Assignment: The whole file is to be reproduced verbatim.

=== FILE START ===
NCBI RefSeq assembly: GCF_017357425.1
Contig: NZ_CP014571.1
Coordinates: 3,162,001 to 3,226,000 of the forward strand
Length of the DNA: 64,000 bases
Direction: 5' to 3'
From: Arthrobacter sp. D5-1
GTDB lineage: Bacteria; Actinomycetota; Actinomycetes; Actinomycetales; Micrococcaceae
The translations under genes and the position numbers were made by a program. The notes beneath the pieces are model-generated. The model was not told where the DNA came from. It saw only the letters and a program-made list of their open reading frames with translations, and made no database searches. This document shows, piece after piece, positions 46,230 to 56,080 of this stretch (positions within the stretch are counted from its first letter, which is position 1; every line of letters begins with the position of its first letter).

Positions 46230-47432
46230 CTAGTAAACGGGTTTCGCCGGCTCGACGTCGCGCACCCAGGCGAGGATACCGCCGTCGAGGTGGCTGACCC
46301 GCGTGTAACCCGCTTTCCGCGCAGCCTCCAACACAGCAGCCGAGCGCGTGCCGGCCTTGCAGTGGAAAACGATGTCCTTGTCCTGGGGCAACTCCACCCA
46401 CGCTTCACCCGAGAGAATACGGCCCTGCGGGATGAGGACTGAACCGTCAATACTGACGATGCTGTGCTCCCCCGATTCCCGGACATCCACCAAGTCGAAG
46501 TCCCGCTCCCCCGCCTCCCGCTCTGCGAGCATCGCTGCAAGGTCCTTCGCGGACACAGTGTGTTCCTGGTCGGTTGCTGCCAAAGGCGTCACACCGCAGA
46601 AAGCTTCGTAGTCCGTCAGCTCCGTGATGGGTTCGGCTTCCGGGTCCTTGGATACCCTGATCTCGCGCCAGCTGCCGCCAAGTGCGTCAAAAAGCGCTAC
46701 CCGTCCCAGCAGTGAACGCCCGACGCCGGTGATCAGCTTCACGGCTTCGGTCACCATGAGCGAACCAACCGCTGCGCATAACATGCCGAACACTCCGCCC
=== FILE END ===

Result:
NCBI RefSeq assembly: GCF_017357425.1
Contig: NZ_CP014571.1
Coordinates: 3,162,001 to 3,226,000 of the forward strand
Length of the DNA: 64,000 bases
Direction: 5' to 3'
From: Arthrobacter sp. D5-1
GTDB lineage: Bacteria; Actinomycetota; Actinomycetes; Actinomycetales; Micrococcaceae
The translations under genes and the position numbers were made by a program. The notes beneath the pieces are model-generated. The model was not told where the DNA came from. It saw only the letters and a program-made list of their open reading frames with translations, and made no database searches. This document shows, piece after piece, positions 46,230 to 56,080 of this stretch (positions within the stretch are counted from its first letter, which is position 1; every line of letters begins with the position of its first letter).

Positions 46230-47432
46230 CTAGTAAACGGGTTTCGCCGGCTCGACGTCGCGCACCCAGGCGAGGATACCGCCGTCGAGGTGGCTGACCC
46301 GCGTGTAACCCGCTTTCCGCGCAGCCTCCAACACAGCAGCCGAGCGCGTGCCGGCCTTGCAGTGGAAAACGATGTCCTTGTCCTGGGGCAACTCCACCCA
46401 CGCTTCACCCGAGAGAATACGGCCCTGCGGGATGAGGACTGAACCGTCAATACTGACGATGCTGTGCTCCCCCGATTCCCGGACATCCACCAAGTCGAAG
46501 TCCCGCTCCCCCGCCTCCCGCTCTGCGAGCATCGCTGCAAGGTCCTTCGCGGACACAGTGTGTTCCTGGTCGGTTGCTGCCAAAGGCGTCACACCGCAGA
46601 AAGCTTCGTAGTCCGTCAGCTCCGTGATGGGTTCGGCTTCCGGGTCCTTGGATACCCTGATCTCGCGCCAGCTGCCGCCAAGTGCGTCAAAAAGCGCTAC
46701 CCGTCCCAGCAGTGAACGCCCGACGCCGGTGATCAGCTTCACGGCTTCGGTCACCATGAGCGAACCAACCGCTGCGCATAACATGCCGAACACTCCGCCC